Red-billed Oxpecker.

Red-billed Oxpecker (Buphagus erythrorhynchus)

He has a brother; the yellow-billed Oxpecker, but he his a little less common.

These birds a quite common to sub Saharan Africa, specially on the east side of South Africa. Easy to spot on most of our antelope, looking for food, which is in this case blood,  and while they may take ticks bloated with blood, they also feed on it directly, pecking at the mammal’s wounds to keep them open to more parasites. They also eat insects, which isn’t surprising.

The preferred habitat is open country. Both the English and scientific names arise from this species’ habit of perching on large wild and domesticated mammals such as cattle and eating ticks. An adult will take nearly 100 engorged female Boophilus decoloratus (blue ticks), or more than 12,000 larvae in a day. (This from Wikipedia.. now I want to know who sits and counts this?)

The Red-billed Oxpecker nests in tree holes lined with hair plucked from livestock. It lays 2-5 eggs, with three being the average. Outside the breeding season it forms large, chattering flocks.

the call is a hissy crackling trik-quisss.

Tue 26-07-2011 082

Mon 25-07-2011 135

Tue 26-07-2011 084

 

Soft as the voice of an angel,
Breathing a lesson unheard,
Hope with a gentle persuasion
Whispers her comforting word:
Wait till the darkness is over,
Wait till the tempest is done,
Hope for the sunshine tomorrow,
After the shower is gone.

 

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45 thoughts on “Red-billed Oxpecker.

    • I’m not so sure about this stated fact by the experts… I’ve only seen them collecting maggots from wounds… so I do take that with a pinch of salt…

    • I’ve never seen them on wounds without sitting eating all the maggots… so actually wonder about this info supplied to me… maybe they are more a helper to the wound on an animal than a hindrance…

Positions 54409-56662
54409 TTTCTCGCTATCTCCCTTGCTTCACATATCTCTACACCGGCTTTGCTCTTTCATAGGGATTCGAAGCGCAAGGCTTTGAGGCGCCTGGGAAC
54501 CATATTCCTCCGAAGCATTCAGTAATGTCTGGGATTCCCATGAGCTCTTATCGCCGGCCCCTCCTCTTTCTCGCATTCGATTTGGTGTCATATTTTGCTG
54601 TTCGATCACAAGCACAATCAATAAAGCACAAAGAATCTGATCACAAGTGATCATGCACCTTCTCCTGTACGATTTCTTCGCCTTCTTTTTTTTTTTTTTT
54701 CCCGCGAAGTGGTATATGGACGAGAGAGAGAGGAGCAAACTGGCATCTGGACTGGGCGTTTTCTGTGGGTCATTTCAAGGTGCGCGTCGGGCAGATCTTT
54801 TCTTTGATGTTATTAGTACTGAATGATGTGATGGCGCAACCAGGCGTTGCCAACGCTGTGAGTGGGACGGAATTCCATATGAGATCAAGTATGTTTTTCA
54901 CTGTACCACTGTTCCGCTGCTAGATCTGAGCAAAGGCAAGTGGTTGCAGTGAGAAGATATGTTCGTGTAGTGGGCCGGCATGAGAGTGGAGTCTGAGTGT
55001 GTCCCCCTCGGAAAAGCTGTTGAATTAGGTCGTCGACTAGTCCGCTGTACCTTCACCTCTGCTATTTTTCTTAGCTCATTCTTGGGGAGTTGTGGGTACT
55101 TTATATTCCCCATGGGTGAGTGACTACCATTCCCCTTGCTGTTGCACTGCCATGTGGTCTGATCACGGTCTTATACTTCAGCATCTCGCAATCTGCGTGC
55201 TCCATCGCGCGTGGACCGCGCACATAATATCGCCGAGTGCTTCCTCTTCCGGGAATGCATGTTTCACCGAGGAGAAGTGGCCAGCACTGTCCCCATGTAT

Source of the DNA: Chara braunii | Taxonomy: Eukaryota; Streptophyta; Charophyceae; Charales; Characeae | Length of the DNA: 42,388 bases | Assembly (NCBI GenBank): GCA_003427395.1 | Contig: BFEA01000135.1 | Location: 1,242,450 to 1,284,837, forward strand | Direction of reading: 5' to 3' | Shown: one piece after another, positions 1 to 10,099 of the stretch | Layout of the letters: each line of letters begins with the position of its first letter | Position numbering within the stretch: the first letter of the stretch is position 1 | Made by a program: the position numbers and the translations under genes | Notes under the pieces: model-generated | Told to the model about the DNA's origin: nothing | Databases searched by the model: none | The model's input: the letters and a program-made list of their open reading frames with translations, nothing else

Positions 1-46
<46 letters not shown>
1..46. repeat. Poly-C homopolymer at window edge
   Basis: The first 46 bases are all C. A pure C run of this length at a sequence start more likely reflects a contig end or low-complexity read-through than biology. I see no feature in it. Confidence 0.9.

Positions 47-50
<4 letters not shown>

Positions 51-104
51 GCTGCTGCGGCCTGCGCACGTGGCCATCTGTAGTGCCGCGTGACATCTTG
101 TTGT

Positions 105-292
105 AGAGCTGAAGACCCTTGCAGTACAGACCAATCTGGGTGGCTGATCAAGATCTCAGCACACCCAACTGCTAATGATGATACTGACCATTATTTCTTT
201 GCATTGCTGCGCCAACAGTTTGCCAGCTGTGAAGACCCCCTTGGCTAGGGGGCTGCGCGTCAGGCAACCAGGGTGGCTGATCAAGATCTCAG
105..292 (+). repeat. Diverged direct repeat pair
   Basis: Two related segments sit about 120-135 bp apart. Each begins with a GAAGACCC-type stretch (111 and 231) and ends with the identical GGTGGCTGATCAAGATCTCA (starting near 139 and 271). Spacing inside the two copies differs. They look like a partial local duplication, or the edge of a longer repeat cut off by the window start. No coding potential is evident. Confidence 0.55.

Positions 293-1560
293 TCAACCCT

• Thanks Dianne… can picture some student in a related field being told ..”your thesis is to count the ticks and larvae a bird eats… now get out there and get counting..”.. LOL

  1. What an amazing little … deadhead. And his hosts don’t seem to mind his present. Love it …. and he gets a free ride too. Thanks for sharing this .. never seen something like it.

    • I think he does far more good than bad… only seen them eating maggots off a wound.. so maybe that info supplied should not be seen as too big a feature of their lives… seen Zebra actually enjoying the experience of these birds clearing their ears of the parasites that must be very itchy…

  2. Good photos Bulldog. The parasites and the Oxpecker must be very irritating for the larger animals.

  3. Oh, that is so beautiful bulldog and loved all the info and the beautiful words of Whispering Hope really completes it. Stunning photo’s once again my friend. I just love them! πŸ˜€ *big hugs*

    • Thanks Venessa… the books say they keep wounds open .. I’ve only seen them eating maggots out of wounds…
      The contrast of the B&W of the Zebra does make the bird so much more striking…

  4. Oh that 2nd shot – precious one!! So interesting – nests in tree holes lined with hair pulled from livestock -wow?! The things we learn here — it’s amazing bulldog! Fabulous photography once again ~ Love to you – Robyn

  5. Aren’t those the words to “Whispering Hope”? I don’t think I like this bird. If it would stick to eating ticks, that would be great, but to keep wounds open…. not so nice.

    • That’s correct… I must admit I’ve never seen them keeping a wound open but seen many feeding on the maggots on open wounds.. but that is what the books say.

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